To the Editor:
EdWeek’s recent article “Students’ Math and Reading Plummet, Erasing Years of Gains, National Assessment Finds” (Sept. 7, 2022) discussed the pandemic’s toll on student learning. Reading scores fell by the largest margin in more than three decades. A member of the assessment’s governing board concluded, “I don’t see a silver bullet beyond finding a way to increase instructional time.” He pointed to a set of solutions around which there is broad consensus: tutoring, summer school, and extended school days.
This reveals perhaps the biggest and most persistent blind spot in the American education system: parents. Engaging families in their children’s learning is the only scalable, cost-effective, and culturally responsive way to increase instructional time and accelerate learning recovery.
Research from 2004 shows that parents’ involvement in their children’s learning is a powerful predictor of academic success. Families, not schools, are the biggest determinants of student achievement.
Hiring tutors and extending the school day can marginally increase instructional time, but it’s far and away the most expensive and least sustainable way to do it. Unlike teachers and tutors, families are not in short supply—and parents don’t expect compensation to read with their kids. Parents report having spent an average of 2.5 hours a day on learning at home during school closures. This, of course, is unsustainable. However, even parents with only minutes to spare can help their children. A 2016 analysis of nearly 10 million students found that 15 minutes daily seems to be the magic number for substantial positive gains in literacy.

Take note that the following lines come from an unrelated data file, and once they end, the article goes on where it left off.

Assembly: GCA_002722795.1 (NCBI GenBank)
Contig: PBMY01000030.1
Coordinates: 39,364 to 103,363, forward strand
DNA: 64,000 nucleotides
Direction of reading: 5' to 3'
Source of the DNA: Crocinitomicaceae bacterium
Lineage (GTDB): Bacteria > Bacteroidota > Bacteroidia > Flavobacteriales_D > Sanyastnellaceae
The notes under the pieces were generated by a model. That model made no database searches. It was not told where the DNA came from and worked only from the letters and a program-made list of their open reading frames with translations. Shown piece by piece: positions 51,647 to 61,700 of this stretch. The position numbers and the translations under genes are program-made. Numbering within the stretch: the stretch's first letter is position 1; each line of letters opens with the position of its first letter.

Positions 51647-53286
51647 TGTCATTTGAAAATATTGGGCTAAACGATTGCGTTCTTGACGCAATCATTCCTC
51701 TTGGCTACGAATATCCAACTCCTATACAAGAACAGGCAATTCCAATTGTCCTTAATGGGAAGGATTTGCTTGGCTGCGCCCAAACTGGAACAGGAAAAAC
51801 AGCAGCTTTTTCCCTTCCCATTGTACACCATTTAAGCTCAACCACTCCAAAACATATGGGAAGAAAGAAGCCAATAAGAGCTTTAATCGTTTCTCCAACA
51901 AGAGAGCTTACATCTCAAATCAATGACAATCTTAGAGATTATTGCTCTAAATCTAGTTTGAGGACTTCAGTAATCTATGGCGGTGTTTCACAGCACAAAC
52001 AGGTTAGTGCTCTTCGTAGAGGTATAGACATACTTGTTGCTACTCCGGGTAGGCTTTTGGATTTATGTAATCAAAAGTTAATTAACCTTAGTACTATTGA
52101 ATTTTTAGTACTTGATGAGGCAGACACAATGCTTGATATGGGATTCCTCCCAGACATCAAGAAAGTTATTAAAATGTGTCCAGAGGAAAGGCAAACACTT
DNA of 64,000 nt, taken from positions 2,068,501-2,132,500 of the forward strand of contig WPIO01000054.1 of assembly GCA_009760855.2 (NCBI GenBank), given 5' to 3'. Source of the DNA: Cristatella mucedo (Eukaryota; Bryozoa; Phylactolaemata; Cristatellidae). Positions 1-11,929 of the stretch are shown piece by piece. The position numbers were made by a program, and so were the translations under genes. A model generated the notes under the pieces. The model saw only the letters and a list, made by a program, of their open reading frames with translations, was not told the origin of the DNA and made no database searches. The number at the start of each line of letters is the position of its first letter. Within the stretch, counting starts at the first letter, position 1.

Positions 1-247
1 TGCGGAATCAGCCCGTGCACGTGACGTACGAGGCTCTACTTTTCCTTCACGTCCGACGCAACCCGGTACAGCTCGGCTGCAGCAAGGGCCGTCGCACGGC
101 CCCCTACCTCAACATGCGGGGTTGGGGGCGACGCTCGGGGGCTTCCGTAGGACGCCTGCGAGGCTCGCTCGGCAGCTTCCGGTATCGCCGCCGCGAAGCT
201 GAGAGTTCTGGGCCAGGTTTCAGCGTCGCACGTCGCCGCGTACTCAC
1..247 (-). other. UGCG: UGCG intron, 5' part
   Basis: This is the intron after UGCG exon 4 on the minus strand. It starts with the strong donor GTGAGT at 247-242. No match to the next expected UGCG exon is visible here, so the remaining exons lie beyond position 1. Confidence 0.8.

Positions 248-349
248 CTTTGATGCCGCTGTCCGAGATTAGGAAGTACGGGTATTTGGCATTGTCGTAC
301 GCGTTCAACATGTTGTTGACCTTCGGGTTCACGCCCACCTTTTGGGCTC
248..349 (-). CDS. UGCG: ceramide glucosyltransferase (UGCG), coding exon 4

In the United States, there is a deeply held conviction that education is the great equalizer. Indeed, it can be—but only if policymakers, administrators, and teachers look beyond the classroom walls and support families as critical partners in student learning.
Alejandro Gibes de Gac
CEO and Founder
A version of this article appeared in the October 12, 2022 edition of Education Week as Use Families to Help With Learning Recovery